|P is for Practical|
This reminds me of a quote I saw in Real Programmers Don't Use Pascal:
One of my favorite Real Programmers was a systems programmer for Texas Instruments. One day, he got a long distance call from a user whose system had crashed in the middle of saving some important work. Jim was able to repair the damage over the phone, getting the user to toggle in disk I/O instructions at the front panel, repairing system tables in hex, reading register contents back over the phone. The moral of this story: while a Real Programmer usually includes a keypunch and lineprinter in his toolkit, he can get along with just a front panel and a telephone in emergencies.
On a more serious note, on occasion (mostly when my wrists hurt from typing too much) I have thought about what it would take to optimize a programming language for voice input/output systems. This could be very useful for visually impaired people who use reading software as their output device, and to those who can't use a keyboard input device, but who want to continue to program efficiently.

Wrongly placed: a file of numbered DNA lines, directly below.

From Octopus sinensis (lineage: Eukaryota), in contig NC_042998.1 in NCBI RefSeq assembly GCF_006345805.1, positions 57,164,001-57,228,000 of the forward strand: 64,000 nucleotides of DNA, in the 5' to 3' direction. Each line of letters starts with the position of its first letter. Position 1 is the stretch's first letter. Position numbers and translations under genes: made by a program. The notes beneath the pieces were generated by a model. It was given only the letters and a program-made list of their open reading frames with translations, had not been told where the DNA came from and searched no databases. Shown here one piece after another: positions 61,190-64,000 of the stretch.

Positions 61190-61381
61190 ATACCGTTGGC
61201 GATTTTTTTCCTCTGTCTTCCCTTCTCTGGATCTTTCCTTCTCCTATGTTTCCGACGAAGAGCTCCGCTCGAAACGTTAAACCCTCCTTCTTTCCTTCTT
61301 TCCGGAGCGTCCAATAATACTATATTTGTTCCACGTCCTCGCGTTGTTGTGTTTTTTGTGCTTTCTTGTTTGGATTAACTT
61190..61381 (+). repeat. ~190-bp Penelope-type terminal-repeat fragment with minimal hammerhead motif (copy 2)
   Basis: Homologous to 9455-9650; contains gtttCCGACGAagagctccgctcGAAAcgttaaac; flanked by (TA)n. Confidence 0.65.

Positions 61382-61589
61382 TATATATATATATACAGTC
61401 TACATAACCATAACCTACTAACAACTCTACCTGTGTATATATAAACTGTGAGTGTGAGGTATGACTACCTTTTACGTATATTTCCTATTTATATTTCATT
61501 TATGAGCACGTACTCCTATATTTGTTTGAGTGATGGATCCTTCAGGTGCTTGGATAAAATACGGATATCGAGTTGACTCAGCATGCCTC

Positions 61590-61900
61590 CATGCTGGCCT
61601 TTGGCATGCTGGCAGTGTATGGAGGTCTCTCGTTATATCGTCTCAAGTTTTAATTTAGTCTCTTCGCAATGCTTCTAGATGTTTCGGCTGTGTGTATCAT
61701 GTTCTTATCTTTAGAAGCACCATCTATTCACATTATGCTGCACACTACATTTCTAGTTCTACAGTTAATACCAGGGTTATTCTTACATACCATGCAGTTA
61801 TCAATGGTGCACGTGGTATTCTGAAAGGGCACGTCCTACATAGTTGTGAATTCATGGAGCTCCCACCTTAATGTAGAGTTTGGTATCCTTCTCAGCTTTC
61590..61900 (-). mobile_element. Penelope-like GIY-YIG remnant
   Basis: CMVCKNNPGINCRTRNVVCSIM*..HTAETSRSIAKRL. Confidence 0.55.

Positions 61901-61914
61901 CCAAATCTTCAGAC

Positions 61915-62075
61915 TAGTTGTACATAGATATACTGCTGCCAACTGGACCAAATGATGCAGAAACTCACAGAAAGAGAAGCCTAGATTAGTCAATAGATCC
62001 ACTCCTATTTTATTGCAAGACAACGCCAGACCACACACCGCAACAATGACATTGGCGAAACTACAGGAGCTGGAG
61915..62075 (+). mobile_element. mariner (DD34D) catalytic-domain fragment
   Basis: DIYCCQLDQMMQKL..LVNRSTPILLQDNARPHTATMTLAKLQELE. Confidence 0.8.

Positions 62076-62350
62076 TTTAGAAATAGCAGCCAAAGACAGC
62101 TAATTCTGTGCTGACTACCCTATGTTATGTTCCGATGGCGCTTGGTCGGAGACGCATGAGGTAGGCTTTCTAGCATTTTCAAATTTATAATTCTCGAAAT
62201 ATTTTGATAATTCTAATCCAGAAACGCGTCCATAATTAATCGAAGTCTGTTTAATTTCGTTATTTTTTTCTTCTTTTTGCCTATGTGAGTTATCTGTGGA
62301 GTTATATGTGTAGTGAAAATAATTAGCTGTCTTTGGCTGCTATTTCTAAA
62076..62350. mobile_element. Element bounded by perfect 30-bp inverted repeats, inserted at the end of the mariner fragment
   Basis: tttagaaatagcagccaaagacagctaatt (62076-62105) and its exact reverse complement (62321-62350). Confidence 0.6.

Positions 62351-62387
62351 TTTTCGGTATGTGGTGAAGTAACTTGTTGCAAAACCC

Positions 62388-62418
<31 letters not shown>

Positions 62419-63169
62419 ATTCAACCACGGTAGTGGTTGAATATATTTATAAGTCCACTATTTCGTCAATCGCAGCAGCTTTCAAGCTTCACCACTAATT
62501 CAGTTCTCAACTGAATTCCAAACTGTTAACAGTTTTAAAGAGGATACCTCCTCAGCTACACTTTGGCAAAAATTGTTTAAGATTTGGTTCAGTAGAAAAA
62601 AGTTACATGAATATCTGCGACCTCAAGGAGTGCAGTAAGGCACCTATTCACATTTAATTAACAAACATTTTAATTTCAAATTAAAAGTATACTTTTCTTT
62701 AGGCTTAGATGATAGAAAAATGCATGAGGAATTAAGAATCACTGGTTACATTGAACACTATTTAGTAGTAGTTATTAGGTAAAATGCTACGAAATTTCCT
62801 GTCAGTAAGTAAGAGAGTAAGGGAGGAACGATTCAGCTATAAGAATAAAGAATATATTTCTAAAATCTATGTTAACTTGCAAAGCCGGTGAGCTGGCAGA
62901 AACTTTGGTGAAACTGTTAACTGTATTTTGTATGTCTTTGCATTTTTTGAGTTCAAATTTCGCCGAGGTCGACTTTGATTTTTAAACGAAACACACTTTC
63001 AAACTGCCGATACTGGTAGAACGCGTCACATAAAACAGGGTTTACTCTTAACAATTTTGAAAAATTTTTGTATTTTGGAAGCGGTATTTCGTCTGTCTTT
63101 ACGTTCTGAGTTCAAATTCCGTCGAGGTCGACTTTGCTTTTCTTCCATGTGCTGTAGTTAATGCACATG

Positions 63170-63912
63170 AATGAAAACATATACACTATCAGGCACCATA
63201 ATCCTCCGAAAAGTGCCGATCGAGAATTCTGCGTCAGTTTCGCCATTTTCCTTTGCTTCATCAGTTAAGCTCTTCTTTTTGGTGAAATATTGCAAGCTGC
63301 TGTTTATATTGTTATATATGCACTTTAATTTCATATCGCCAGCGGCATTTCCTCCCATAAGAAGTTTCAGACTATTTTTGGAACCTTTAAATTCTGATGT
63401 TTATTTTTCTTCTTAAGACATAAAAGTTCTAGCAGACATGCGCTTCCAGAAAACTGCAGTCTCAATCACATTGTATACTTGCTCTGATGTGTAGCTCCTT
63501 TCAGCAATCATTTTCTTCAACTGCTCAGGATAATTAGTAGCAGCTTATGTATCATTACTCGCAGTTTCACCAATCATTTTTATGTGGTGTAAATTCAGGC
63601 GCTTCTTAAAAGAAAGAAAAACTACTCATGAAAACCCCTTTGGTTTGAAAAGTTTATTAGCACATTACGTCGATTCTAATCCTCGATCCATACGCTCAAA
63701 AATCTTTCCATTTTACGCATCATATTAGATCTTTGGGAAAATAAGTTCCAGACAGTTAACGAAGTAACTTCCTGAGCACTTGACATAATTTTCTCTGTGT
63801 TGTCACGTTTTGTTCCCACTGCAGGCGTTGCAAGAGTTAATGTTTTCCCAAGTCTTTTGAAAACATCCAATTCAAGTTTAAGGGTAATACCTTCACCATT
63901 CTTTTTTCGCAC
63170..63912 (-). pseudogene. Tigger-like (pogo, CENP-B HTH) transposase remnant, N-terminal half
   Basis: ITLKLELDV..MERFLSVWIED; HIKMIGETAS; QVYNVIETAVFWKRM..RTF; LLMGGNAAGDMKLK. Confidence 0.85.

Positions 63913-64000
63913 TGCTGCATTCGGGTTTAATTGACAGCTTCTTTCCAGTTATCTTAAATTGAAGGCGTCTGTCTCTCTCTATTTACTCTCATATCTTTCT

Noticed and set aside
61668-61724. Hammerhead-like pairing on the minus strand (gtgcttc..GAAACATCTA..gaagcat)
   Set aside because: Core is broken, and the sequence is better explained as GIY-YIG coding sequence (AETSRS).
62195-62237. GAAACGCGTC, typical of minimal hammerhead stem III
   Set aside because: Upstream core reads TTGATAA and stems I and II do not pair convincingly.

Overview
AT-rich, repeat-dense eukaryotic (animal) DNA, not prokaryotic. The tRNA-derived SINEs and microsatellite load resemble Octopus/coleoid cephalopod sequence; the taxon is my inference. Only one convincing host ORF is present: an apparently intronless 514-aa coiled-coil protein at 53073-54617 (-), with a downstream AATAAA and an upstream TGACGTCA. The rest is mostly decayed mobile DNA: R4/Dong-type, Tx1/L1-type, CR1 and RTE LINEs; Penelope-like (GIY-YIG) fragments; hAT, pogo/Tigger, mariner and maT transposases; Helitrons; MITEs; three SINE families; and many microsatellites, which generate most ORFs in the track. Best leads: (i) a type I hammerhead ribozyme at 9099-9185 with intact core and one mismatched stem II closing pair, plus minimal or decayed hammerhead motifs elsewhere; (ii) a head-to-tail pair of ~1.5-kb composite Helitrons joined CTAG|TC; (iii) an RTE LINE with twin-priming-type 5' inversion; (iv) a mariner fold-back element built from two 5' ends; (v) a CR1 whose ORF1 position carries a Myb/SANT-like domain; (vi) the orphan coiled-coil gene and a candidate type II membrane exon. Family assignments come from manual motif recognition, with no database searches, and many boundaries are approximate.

You mentioned that your primary problem was not the character to voice conversion; however, in a usable system, pronunciation of the special characters in Perl would create quite a bottleneck for efficient input/output via voice interfaces. Has anyone come up with alternate pronunciations, or even standard pronunciations of commonly used special characters? Does anyone know of any research already done on this subject? Is anyone out there programming Perl with a voice input or output device on a regular basis?